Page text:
June 18, 2003

20 Questions (Okay, Really Only 5)

by Nick Montfort · , 9:43 pm

In typing up a recent comment to add to the neverending thread on the category “Games in Virtual Environments” I realized that I know very little about which traditional games are played in different cultures. Well, not very little, perhaps – but I don’t exactly know what I do and don’t know about this. Certainly, I’m aware that lots of people will know what chess is, and that all sorts of consumer products (games included) have made their way to other markets, but I think I have a much better sense of what literature and art is known cross-culturally than I do when it comes to non-computer games.

After a discussion with some friends about spelling bees (which seem to have originated in America), we realized that this sort of contest would be absolutely absurd in Japan, where words are spelled exactly as they are pronounced. In crossword puzzles there are plenty of national differences; sources indicate that we find “American, cryptic, quick, freeform, coded, French-style and clues-in-squares crosswords.” But it isn’t only within language games that we can find these sorts of variations.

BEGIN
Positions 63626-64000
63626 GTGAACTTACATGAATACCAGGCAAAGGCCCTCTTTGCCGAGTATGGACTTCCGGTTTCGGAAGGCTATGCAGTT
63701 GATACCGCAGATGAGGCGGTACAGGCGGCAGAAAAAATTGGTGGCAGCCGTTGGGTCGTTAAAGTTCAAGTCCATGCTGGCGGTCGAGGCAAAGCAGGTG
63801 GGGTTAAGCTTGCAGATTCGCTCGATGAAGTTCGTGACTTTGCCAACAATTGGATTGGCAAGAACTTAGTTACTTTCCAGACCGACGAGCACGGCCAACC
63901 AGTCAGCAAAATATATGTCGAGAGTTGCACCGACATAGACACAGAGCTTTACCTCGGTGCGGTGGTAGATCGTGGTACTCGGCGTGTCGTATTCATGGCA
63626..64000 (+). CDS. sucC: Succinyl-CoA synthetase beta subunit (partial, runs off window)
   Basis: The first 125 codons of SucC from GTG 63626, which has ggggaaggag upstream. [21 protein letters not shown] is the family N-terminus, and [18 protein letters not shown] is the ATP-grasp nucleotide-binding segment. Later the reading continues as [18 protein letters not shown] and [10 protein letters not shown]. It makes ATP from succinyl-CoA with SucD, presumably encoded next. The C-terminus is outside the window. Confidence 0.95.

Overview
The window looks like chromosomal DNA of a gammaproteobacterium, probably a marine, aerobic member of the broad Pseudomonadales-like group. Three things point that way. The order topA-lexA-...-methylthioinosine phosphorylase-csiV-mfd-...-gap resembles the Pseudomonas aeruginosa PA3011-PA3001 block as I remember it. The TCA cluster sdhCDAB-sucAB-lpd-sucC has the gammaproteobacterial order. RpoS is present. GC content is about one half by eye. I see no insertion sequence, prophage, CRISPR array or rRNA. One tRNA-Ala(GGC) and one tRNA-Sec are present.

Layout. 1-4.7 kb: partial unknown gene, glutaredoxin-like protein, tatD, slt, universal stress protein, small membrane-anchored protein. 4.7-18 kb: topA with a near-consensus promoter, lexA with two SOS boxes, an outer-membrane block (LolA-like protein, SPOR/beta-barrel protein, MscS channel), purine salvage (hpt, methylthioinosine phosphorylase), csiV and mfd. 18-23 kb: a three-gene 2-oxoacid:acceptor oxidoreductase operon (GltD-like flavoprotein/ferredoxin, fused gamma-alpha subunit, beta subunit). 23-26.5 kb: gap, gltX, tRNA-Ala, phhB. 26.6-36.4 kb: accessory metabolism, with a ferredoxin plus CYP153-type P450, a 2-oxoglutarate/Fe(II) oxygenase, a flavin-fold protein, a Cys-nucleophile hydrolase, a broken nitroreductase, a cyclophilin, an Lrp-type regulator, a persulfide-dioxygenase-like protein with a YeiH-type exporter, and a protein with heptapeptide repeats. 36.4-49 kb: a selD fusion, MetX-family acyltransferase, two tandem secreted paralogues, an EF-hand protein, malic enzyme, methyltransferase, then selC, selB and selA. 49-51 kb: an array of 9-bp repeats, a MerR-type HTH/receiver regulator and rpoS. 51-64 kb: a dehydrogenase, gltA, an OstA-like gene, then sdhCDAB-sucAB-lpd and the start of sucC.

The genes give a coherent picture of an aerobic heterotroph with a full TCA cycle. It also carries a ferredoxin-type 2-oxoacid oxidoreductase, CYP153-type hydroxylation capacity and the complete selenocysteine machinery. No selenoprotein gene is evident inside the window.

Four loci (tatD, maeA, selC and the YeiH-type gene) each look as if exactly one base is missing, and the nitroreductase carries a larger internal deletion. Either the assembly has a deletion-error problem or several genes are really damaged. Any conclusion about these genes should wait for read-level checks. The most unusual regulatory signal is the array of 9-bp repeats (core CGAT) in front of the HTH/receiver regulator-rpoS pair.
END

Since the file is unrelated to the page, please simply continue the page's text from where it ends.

What about the ever-popular diversions for children who travel by car, such as License Plate Bingo? (That would seem to rely very heavily on having childhood experiences of car travel, not to mention a specific sort of political geography.) What about another observation game, I Spy? Do people in different parts of the Internet-using world play similar verbal games of other sorts, such as 20 questions? Who am I? Ghost? Even without getting into sports or games that require any special equipment, there’s a good deal to wonder about.

Perhaps if I were a better scholar of traditional games I’d know the answer to these questions. If you have answers, or have gaming experiences that shed some light on this topic, I’d be interested to know. Most interesting to me would be the sort of comment that begins “I was completely puzzled when X from another culture made reference to a game I’d never heard of …” I suppose that hasn’t happened to me yet, which may mean that my worries about games in different cultures aren’t well-founded. Or it may mean that I haven’t recently read that much scholarship that refers to traditional gaming. Anyway, I hope I didn’t give anyone that sense when I mentioned Twenty Questions in commenting on the GIVE category.